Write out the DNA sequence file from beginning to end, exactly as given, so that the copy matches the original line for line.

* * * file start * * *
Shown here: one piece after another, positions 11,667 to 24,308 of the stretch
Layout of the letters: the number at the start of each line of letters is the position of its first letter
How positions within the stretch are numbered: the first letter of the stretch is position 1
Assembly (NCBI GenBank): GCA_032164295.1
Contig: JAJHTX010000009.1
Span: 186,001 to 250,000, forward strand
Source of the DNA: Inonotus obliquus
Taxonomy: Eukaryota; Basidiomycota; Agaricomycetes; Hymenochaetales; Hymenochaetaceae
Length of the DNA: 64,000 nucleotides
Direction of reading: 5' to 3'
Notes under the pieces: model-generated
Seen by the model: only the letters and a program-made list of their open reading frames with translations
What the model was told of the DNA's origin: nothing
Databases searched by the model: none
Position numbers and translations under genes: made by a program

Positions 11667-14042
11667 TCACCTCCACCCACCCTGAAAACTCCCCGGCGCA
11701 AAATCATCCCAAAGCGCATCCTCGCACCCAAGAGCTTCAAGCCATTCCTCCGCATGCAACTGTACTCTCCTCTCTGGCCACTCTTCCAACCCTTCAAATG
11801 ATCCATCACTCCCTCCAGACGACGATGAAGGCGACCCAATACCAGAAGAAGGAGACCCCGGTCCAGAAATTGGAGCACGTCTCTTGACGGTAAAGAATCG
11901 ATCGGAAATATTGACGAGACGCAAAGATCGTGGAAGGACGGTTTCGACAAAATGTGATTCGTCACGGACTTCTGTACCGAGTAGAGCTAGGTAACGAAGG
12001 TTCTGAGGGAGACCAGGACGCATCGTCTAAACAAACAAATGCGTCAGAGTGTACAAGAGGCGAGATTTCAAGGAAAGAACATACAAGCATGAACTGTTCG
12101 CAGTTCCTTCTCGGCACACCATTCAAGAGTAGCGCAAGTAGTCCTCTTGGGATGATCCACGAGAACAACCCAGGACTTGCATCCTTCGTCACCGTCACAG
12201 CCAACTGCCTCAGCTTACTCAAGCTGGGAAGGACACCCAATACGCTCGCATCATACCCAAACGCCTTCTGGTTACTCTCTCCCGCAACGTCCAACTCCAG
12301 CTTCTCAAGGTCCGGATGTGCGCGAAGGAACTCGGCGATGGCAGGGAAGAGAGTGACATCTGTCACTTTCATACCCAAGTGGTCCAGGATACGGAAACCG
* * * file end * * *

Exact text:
Shown here: one piece after another, positions 11,667 to 24,308 of the stretch
Layout of the letters: the number at the start of each line of letters is the position of its first letter
How positions within the stretch are numbered: the first letter of the stretch is position 1
Assembly (NCBI GenBank): GCA_032164295.1
Contig: JAJHTX010000009.1
Span: 186,001 to 250,000, forward strand
Source of the DNA: Inonotus obliquus
Taxonomy: Eukaryota; Basidiomycota; Agaricomycetes; Hymenochaetales; Hymenochaetaceae
Length of the DNA: 64,000 nucleotides
Direction of reading: 5' to 3'
Notes under the pieces: model-generated
Seen by the model: only the letters and a program-made list of their open reading frames with translations
What the model was told of the DNA's origin: nothing
Databases searched by the model: none
Position numbers and translations under genes: made by a program

Positions 11667-14042
11667 TCACCTCCACCCACCCTGAAAACTCCCCGGCGCA
11701 AAATCATCCCAAAGCGCATCCTCGCACCCAAGAGCTTCAAGCCATTCCTCCGCATGCAACTGTACTCTCCTCTCTGGCCACTCTTCCAACCCTTCAAATG
11801 ATCCATCACTCCCTCCAGACGACGATGAAGGCGACCCAATACCAGAAGAAGGAGACCCCGGTCCAGAAATTGGAGCACGTCTCTTGACGGTAAAGAATCG
11901 ATCGGAAATATTGACGAGACGCAAAGATCGTGGAAGGACGGTTTCGACAAAATGTGATTCGTCACGGACTTCTGTACCGAGTAGAGCTAGGTAACGAAGG
12001 TTCTGAGGGAGACCAGGACGCATCGTCTAAACAAACAAATGCGTCAGAGTGTACAAGAGGCGAGATTTCAAGGAAAGAACATACAAGCATGAACTGTTCG
12101 CAGTTCCTTCTCGGCACACCATTCAAGAGTAGCGCAAGTAGTCCTCTTGGGATGATCCACGAGAACAACCCAGGACTTGCATCCTTCGTCACCGTCACAG
12201 CCAACTGCCTCAGCTTACTCAAGCTGGGAAGGACACCCAATACGCTCGCATCATACCCAAACGCCTTCTGGTTACTCTCTCCCGCAACGTCCAACTCCAG
12301 CTTCTCAAGGTCCGGATGTGCGCGAAGGAACTCGGCGATGGCAGGGAAGAGAGTGACATCTGTCACTTTCATACCCAAGTGGTCCAGGATACGGAAACCG